Other British Rations



Compo Rations

Also known as the 14-Man Ration, these rations were intended as a stopgap between the initial individual rations, and the "Ration, Field Service," which was prepared by cooks in field kitchens. Compo Rats were intended to feed a small group of men (up to 14 if you had the full box). The Compo came in 7 different menus and each box was marked to indicate which menu it contained.

We are able to reproduce some of the Compo Rats quite accurately, but of course not everything.

Sorry, I know you folks want the complete boxes, but we just can't do it, especially the boxes. Still, these new offerings will add to your kit, making you look even more authentic than in the past.






Compo Beans


This ration consists of a 15 1/2 ounce can of Heinz beans. No pork, just beans in tomato sauce. We buy the same brand by the same maker used in WW2, and whose name is on every can - H. Heinz. These are imported which increases the cost, but you can feed two as a stand-alone meal, or stretch four servings out of a can if you have some meat, hash, or other meaty offerings.


PRICE: $7.95




Compo Meat

By the late war, Spam had become so ubiquitous it's a surprise it never turned up in Axis rations! Spam meant survival to the Russian army, and it provided many a nourishing meal to GI's, Tommys, AnZacs and other allied forces when away from their field kitchen. After the war my dad steadfastly refused to eat Spam. "Never again!" was all he would say. (To be fair, there were other brands and varieties of preserved meat packaged in the familiar rectangular can, hence none of the service labels used the brand name, but to all who encountered it, it was simply "Spam.")

The versatile pre-formed luncheon meat was offered in the British Compo Ration, the 10-in-one ration (where the can was painted a rust red and had no label), and in one version of the 24 Hour Ration developed for D Day. Spam's overall contribution to the war effort was probably as significant as that of the B-17 or the M1. An army moves on its stomach, after all.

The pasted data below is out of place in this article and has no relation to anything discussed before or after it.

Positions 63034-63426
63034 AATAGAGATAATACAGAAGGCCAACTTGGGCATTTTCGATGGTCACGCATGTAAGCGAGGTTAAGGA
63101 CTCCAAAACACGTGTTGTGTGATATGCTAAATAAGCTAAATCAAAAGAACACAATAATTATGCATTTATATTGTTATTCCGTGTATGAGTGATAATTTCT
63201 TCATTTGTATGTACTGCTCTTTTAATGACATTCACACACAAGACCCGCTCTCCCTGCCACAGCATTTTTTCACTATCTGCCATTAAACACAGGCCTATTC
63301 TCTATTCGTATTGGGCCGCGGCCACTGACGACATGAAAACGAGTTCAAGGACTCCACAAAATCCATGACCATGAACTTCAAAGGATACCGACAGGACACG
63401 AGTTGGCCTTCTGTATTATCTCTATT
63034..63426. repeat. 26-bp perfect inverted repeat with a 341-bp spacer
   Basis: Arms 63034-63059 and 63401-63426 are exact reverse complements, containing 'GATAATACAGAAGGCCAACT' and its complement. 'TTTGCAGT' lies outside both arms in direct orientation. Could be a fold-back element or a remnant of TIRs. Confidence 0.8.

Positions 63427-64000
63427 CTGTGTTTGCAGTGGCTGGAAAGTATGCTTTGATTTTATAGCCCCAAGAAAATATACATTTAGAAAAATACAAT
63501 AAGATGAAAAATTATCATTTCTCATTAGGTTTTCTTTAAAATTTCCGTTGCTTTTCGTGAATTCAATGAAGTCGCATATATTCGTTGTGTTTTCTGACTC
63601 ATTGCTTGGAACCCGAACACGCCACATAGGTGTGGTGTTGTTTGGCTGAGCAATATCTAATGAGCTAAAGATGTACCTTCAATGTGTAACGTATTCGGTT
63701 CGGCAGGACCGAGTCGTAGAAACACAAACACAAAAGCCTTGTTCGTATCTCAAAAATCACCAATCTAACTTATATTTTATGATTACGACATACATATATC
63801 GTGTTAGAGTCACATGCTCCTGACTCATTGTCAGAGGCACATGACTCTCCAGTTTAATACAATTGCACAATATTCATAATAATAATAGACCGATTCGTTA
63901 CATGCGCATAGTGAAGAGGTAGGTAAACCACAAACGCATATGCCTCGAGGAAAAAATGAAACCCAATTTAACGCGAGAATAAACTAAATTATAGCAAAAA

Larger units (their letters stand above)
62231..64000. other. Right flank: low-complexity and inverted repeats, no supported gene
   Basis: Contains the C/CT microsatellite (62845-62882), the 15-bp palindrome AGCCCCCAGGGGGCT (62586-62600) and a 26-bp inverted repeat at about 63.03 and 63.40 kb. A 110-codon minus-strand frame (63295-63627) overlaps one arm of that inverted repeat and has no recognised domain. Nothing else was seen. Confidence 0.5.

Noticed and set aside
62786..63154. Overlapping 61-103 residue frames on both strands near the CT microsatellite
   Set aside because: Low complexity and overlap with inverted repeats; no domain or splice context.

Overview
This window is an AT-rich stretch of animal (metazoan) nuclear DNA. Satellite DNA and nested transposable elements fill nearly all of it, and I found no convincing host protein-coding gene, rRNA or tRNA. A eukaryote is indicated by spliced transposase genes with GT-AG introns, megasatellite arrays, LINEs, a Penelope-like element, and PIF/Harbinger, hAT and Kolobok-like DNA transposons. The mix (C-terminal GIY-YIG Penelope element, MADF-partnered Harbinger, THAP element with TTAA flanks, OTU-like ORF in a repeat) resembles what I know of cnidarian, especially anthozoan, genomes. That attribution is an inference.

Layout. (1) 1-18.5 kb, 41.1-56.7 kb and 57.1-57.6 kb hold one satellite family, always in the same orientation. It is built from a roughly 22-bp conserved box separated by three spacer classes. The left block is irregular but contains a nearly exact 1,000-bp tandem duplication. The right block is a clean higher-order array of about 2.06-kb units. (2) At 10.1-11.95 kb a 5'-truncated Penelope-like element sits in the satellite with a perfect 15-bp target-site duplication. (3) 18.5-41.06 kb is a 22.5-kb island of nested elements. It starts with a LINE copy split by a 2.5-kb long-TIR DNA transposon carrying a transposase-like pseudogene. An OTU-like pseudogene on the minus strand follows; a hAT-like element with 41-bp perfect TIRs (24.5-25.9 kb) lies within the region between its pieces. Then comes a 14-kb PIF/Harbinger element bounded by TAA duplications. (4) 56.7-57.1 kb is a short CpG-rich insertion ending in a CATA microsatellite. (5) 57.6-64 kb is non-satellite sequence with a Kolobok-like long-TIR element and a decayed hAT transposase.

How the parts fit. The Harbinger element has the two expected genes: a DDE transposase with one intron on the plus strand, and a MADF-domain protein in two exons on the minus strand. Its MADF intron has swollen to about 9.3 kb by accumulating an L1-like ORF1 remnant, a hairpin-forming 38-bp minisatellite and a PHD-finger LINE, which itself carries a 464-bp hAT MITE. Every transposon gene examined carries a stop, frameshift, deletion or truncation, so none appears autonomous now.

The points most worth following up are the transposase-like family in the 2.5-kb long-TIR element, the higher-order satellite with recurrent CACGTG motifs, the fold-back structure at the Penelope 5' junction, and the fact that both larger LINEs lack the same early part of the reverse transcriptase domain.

Here we offer a can of fresh-from-the-shelf luncheon meat in the Compo Ration version. Easily a meal for two. With bread and beans, and some rice pudding for dessert, a squad of four should be well fed.

PRICE: $6.95




Compo Breakfast Set


This is a set of reproduction WW 2 rations for British Soldiers, containing parts of the ‘Ration, Composite’.
This ration set is great for any British or Commonwealth trooper, or for US forces “stuck” with British rations! This set is invasion dated (’44 production year on those items which are dated).


You get: One tin of "Oatmeal, Sugar and Fruit". This olive drab re-sealable tin was a standard item in all late-war Composite Rations, and was designed to feed six men with oatmeal. It contains two packs of oatmeal (three servings each), one pack of fruit (raisins), one pack of sugar (more than sufficient to sweeten everybody’s oatmeal to taste and have plenty leftover for a cuppa’ tea), an Instruction Sheet, and one small pack of salt for oatmeal preparation. So, instead of munching on modern energy bars for breakfast, break out a tin of Compo Oatmeal for the section and blow your Authenticity Officer away!!! 

One tin of Instant tinned tea. This is the Service Issue Tea that is the classic milk, tea and sugar mixture known to every Tommy from the Compo Ration, Para Ration and 24-hour Ration’s Tea Blocks.


This set will be a great filler for your small field pack, and will make you the envy of your mates. Perfect for re-enactors, collectors or history buffs.


PRICE: $17.95



Brown Bread